Davis spent three of his five semesters at the Texan in opinion as a columnist and associate editor and currently serves as associate news editor. Maly spent one semester as a copy editor and two semesters in the news department as a reporter, but he has not worked for The Daily Texan since 2013. Smith joined the Texan for the first time in the fall as an opinion columnist and has since been promoted to senior columnist. She will begin working as a copy editor Thursday.

In his letter to the board, Maly said he would work to make the Texan's opinion section less inclusive.

"Along with content, as Daily Texan editor a priority for me would be to make the Opinion Section less inclusive," Maly said. "Furthermore, I would like to make the section less inclusive in terms of staff and coverage."

All three candidates also acknowledged TSM's ongoing financial woes.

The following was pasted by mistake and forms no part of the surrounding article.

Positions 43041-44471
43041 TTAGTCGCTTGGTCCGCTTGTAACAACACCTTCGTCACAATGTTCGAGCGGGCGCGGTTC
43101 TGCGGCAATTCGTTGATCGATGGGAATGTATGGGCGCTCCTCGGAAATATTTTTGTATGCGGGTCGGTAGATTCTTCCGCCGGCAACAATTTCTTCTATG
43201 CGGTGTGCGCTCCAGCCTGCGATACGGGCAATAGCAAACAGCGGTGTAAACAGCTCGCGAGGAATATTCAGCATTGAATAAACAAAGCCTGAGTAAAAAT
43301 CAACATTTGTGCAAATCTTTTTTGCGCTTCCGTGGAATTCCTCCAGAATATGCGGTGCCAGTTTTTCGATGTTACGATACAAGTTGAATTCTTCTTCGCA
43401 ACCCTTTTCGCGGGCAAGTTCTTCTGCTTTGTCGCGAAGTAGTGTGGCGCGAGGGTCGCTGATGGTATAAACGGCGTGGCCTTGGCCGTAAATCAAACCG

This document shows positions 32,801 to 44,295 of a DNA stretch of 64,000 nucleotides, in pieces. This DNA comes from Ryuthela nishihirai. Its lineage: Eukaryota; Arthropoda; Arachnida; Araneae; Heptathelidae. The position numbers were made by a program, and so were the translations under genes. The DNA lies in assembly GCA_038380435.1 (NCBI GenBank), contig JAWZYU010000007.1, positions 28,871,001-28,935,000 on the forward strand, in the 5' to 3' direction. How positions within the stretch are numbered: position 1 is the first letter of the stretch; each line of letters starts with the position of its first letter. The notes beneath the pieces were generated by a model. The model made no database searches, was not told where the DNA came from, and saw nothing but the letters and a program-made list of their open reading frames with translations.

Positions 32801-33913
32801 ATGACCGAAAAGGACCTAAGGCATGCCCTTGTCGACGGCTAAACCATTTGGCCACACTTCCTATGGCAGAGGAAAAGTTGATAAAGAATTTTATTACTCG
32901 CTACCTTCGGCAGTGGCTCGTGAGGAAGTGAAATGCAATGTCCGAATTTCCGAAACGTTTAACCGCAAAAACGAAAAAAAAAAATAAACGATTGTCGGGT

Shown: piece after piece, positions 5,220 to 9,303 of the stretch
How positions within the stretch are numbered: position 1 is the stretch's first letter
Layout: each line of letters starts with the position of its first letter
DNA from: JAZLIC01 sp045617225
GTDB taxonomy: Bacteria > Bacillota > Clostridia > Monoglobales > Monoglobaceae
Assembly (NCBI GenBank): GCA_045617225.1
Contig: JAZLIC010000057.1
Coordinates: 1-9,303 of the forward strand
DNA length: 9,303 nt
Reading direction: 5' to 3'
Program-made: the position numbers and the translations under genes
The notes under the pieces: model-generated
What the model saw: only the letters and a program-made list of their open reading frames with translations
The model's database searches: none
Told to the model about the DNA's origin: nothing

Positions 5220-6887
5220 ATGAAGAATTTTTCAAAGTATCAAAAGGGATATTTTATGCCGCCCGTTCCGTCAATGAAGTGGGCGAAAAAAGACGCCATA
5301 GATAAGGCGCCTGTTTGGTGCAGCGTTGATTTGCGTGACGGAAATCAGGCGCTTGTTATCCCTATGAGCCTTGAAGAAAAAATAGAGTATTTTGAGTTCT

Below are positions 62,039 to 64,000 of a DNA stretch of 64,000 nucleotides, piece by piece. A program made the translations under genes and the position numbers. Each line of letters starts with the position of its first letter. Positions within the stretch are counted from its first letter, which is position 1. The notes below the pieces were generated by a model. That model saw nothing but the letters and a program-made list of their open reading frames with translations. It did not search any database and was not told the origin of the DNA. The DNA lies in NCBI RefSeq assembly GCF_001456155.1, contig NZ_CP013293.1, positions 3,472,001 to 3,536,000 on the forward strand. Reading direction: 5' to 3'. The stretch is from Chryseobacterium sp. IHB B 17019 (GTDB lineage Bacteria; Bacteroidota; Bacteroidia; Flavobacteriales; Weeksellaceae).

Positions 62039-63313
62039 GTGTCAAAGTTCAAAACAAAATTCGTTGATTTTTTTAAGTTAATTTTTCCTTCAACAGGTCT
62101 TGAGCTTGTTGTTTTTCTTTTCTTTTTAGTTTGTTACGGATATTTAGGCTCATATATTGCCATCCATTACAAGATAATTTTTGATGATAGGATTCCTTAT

Board-certified candidates will run in the campuswide election on March 4 and 5. If necessary, a runoff election will be held March 11 and 12.  

Davis, Maly and Smith will discuss their applications with the Board at Friday’s meeting. To read the candidates' application documents, click here.

Dear editor,

I am being laid off. On Valentine’s Day, I was informed that, as of May 31, my job as course scheduler for a good-sized area studies department will no longer exist. Everything I do will be centralized, consolidated at the college level and given to colleagues whose plates are already full. This does not bode well for the department and for the faculty who rely on my specialized expertise, and it adds an unnecessary burden to those whose workload will significantly increase when I am gone.